But the one problem that the administration continues to have is public opinion, and that will also take some time. You've still got 68 percent of the public disapproving of the president's handling of this war. You do have a number of people starting to increase on do we think this is a winnable war — up to 40 percent now. That is starting to pick up.

It will take some time, though.

KRAUTHAMMER: It does, because public opinion is a lagging indicator. You had a six-month delay between real change on the ground and the arrival of that news here in the U.S. in the mainstream and media. The news of Lincoln's assassination only took 11 days to get to Paris. Here it took six months.

Now that that news has arrived, now it will begin, over time, to have an effect on public opinion. And that is a lagging indicator, but eventually it will change.

And the minor change you have had, which is almost a plurality of Americans believe that the war is going better. That minor change alone was enough to hold the Republicans in the Senate, kept the president in control of the strategy, and made the surge possible.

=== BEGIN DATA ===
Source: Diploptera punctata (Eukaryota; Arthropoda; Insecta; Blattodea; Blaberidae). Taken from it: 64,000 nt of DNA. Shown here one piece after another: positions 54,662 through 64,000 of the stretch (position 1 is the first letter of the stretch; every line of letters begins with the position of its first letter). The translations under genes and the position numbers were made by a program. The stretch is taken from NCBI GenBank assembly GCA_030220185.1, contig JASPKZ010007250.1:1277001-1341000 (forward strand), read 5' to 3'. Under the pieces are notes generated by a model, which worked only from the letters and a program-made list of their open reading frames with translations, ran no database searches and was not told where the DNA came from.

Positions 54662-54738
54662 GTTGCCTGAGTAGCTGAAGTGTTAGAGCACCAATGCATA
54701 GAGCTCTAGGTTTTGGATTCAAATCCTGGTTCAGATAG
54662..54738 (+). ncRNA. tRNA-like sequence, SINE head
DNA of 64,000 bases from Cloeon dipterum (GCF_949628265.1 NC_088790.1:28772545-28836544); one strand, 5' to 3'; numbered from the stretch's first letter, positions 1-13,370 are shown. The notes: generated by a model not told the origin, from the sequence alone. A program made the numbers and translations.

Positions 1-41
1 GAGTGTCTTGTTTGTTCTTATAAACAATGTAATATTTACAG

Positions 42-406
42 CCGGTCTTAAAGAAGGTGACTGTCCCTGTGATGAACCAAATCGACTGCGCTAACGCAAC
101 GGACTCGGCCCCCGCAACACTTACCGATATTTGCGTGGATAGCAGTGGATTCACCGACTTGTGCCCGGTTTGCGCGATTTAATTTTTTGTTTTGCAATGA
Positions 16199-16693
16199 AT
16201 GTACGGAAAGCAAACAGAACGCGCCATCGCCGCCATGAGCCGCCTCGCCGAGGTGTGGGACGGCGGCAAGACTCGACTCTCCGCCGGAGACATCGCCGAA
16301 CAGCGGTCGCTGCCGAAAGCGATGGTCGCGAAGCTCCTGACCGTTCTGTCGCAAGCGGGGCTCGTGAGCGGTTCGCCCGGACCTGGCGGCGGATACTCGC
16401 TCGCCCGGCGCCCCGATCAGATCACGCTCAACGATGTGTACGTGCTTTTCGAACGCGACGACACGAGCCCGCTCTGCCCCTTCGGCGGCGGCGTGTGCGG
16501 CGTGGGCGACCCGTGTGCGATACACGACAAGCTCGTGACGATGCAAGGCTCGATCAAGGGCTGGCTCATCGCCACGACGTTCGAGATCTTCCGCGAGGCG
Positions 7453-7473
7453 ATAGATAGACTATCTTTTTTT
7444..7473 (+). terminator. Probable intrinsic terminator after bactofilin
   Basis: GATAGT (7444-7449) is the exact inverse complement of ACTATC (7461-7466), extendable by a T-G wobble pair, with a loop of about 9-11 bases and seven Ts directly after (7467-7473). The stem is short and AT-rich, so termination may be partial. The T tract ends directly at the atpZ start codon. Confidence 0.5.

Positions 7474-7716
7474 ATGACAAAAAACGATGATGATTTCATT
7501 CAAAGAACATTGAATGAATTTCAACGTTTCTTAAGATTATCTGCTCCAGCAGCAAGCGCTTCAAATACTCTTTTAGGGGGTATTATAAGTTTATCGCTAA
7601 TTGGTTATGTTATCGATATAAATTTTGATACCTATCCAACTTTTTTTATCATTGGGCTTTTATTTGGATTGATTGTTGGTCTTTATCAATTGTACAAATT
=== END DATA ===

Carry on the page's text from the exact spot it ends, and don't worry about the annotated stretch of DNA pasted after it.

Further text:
HUME: Is it not the case, however, that the opponents of this war still have a powerful talking point in this whole argument about national reconciliation, national political reforms, and the behavior of the Maliki government?

That the argument is made over and over again, you hear it all the time — it says "Well, the purpose of the surge, you see, was to make possible the reconciliation," and a lot of people nod and agree with that.

In fact, it does seem, in a sense, that the reconciliation was often said to be the only way you cold end the insurgency. Now the insurgency seems to have ended, and the reconciliation on the national level doesn't seem to have happened. But doesn't that remain a potent talking point?

EASTON: I think the Democrats are dangerous because they can look like they're pulling the rug out from under the potential for this country that could go forward and be healed.

If they do that instead of finding a strategy that makes it look like they want to make this work, I think that politically, it's difficult for them. Although, again, they still have a very strong liberal left base that's angry that they're not opposing the war.

BARNES: They don't want to make it work at all. They're committed to defeat.

But Brit, that is why these benchmarks are doing things like a national law, dividing up the oil revenues, which are already being divided up anyway, are important merely, I think, for public opinion in the United States, and to answer those empty talking points of Democrats.